46. Can you suggest any other questions or statements that should be included in the next survey round on the topic of the treatment of CP/CPPS with psychological treatment? 5 6  

 

Page 47

Chronic prostatitis/chronic pelvic pain Delphi survey  

Topic: Additional recommendations  47. Do you have any other comments or feedback associated with the diagnosis and/or treatment of CP/CPPS? 5 6  

 

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Chronic prostatitis/chronic pelvic pain Delphi survey  

Required information 

*48. Please enter the county/region you primarily practice in (eg, Cambrigeshire): 5 6  

 

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Chronic prostatitis/chronic pelvic pain Delphi survey  

Finish    We would like to thank you for completing this Delphi panel questionnaire.    Please expect the next round of the questionnaire to be available the week commencing 7 April 2014.  

Page 50

 

Introduction and instructions   

Summary    This online survey is the second round of the Prostatitis Expert Reference Group (PERG) Delphi panel. The PERG is a collection of  healthcare professionals that has been set up under the instruction of Prostate Cancer UK to devise clinical guidelines to inform the diagnosis  and treatment of chronic prostatitis/chronic pelvic pain syndrome (CP/CPPS). These guidelines will be designed to support existing guidance  and documentation in this therapy area.    Please note, many of the treatment statements that you were invited to rate in the previous survey are no longer included, since a consensus  was reached based on Delphi panellists' responses. For those questions where a consensus was not achieved, the wording of the treatment  statements and/or answer options have been amended using the suggestions received from Delphi panellists, along with input from the  technical team, an independent moderator and two members of PERG. A few additional questions have also been added based on  suggestions from Delphi panellists.   

Your role    As a Delphi panellist, we kindly request that you review the following treatment statements. Throughout the questionnaire, you will be asked to  rate the appropriateness of each statement according to your agreement with it (using the answer options provided), or to choose from a  provided set of quantitative responses, depending upon the type of question. For each treatment statement, you will have the option to  provide a free text response. The purpose of the free text response is to capture your thoughts on how each treatment statement could be  refined, should panellists disagree with the current wording. At the end of each treatment topic, we will also invite you to provide any other  comments/statements via a free text response, should you wish to make further suggestions. Please note, responses will be kept anonymous.    It is recognised that not every question will be fully applicable you, due to your area of speciality. Should you feel you are not in a position to  offer a response to a particular statement, please select the option: ‘Not relevant to my expertise or do not know the answer’.   

Process    This questionnaire will take you around 30 minutes to complete. We require you to complete the survey by 18:00 GMT on Tuesday 22 April 2014.    Should you have any queries about this Delphi approach or difficulties with accessing the survey, please contact Jennifer Lee or Kirsty Haves    Thank you in advance for your time and contribution.    Dr Jon Rees – GP, Chair of the Prostatitis Expert Reference Group (PERG)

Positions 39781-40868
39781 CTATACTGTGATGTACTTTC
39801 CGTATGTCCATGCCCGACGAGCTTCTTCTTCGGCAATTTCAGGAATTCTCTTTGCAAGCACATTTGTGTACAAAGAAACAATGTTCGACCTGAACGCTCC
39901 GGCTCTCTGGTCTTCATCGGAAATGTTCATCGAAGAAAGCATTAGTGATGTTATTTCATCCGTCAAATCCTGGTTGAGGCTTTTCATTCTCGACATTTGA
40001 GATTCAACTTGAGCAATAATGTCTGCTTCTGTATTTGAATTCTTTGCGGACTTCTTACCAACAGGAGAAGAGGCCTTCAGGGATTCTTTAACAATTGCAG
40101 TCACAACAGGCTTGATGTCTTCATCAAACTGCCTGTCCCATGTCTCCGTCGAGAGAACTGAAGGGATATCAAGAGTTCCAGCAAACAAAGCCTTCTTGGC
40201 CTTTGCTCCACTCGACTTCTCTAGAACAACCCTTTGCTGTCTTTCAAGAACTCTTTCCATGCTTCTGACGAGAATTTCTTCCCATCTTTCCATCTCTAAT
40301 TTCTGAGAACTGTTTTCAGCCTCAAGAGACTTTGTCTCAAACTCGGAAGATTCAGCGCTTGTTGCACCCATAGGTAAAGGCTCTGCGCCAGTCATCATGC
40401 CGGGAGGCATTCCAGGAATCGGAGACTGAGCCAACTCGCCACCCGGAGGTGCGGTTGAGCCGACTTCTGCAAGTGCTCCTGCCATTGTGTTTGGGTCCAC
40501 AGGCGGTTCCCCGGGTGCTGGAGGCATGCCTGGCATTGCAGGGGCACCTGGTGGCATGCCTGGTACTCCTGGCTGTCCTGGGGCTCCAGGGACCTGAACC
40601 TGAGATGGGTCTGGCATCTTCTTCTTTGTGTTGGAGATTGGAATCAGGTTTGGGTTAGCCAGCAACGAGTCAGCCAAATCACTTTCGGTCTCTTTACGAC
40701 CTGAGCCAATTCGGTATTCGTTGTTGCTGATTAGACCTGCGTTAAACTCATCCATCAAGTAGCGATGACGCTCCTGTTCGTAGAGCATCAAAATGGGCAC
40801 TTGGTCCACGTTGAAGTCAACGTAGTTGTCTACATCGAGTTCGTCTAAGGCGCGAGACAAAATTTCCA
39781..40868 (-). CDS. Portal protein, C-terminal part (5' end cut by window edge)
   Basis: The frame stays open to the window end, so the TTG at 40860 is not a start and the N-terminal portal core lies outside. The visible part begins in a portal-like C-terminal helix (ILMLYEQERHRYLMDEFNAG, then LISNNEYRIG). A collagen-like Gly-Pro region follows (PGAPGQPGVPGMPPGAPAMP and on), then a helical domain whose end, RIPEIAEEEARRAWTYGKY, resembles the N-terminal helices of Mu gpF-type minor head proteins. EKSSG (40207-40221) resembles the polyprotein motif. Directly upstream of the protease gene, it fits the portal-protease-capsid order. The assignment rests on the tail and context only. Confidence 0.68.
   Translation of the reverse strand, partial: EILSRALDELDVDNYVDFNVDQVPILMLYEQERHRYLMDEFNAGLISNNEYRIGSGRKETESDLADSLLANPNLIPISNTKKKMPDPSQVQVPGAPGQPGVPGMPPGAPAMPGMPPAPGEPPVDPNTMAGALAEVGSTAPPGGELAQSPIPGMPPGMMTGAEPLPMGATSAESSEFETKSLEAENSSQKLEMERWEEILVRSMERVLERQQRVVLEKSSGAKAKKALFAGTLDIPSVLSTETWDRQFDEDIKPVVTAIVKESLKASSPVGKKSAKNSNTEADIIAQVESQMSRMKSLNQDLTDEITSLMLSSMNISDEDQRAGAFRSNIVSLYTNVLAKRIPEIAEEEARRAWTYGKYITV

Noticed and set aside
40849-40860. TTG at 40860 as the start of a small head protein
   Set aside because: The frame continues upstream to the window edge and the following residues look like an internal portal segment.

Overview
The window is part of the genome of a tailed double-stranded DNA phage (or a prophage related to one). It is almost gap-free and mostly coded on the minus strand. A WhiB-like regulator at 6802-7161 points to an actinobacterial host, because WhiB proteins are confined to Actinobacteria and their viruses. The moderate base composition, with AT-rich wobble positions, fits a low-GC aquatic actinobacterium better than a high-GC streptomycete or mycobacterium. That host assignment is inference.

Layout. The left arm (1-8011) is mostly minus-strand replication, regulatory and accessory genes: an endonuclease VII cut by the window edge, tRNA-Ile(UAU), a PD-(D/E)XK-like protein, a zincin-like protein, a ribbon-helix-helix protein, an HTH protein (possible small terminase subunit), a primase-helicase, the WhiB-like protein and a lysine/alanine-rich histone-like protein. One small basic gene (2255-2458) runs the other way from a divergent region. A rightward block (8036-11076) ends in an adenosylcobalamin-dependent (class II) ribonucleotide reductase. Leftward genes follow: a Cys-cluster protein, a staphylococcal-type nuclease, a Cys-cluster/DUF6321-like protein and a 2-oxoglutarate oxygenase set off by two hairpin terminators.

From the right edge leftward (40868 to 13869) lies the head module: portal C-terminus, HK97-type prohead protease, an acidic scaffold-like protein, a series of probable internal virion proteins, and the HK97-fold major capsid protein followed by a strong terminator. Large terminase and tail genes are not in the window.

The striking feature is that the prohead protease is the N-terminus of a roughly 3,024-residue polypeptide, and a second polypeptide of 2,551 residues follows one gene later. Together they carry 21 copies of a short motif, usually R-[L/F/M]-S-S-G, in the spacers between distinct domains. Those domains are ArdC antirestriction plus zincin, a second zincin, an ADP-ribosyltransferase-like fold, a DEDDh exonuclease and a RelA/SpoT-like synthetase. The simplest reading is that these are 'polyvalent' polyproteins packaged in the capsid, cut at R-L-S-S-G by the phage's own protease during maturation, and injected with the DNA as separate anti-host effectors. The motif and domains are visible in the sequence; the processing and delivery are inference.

Topic: Delphi panellist occupation 

*1. In what capacity have you experienced the diagnosis and/or treatment of adult

males with chronic prostatitis/chronic pelvic pain syndrome (CP/CPPS)? j Urologist k l m n

 

j Pain consultant/specialist k l m n j Nurse specialist k l m n

 

j Nurse practitioner k l m n j Physiotherapist k l m n j GP k l m n

 

 

 

 

j Cognitive behavioural/psychological therapist k l m n j Sexual health specialist k l m n j Other (please specify) k l m n

 

 

 

5 6  

 

 

Topic: Defining the chronic prostatitis/chronic pelvic pain patient profile  Background information: To help inform the position of treatment options within a treatment algorithm, this Delphi approach seeks to gain  consensus on the definition of an ‘early stage’ versus ‘later stage’ CP/CPPS patient. This definition is to help reflect when patients would  typically be offered earlier lines of treatment options versus later lines of treatment options.  

*2. How long after the onset of persistent or recurrent symptoms do you consider a

patient with CP/CPPS to be in the ‘early stages’ of CP/CPPS (please tick one that applies; for example, if you believe less than three months since presentation represents a patient in the ‘early stages’, please tick the ‘Less than 3 months’ box)? j Less than 3 months k l m n

 

j Between 3 to 6 months k l m n

 

j Between 6 to 12 months k l m n

 

j Not relevant to my expertise or do not know the answer k l m n j Do not wish to answer k l m n

 

 

Suggest alternative answer or comments: 

5 6

 

 

*3. How long after the onset of persistent or recurrent symptoms do you consider a

patient with CP/CPPS to be in the ‘later stages’ of CP/CPPS (please tick one that applies; for example, if you believe between six to 12 months since the onset of symptoms represents a patient in the ‘later stages’, please tick the ‘Between 6 to 12 months’ box)? j Between 6 to 12 months k l m n

 

j Between 12 to 24 months k l m n

 

j Not relevant to my expertise or do not know the answer k l m n j Do not wish to answer k l m n

 

 

Suggest alternative answer or comments:  

5 6

 

 

Topic: Patient assessment and diagnosis  Background information: While there is no single, definitive diagnostic test to confirm if a patient has CP/CPPS, several lines of inquiry are  available to a healthcare professional. The importance/usefulness of individual assessment measures and how diagnostic results are conveyed  to the patient is currently not clearly defined in the published literature – this Delphi approach seeks to reach a consensus on best practice with  respect to several considerations during the assessment and diagnosis of the patient.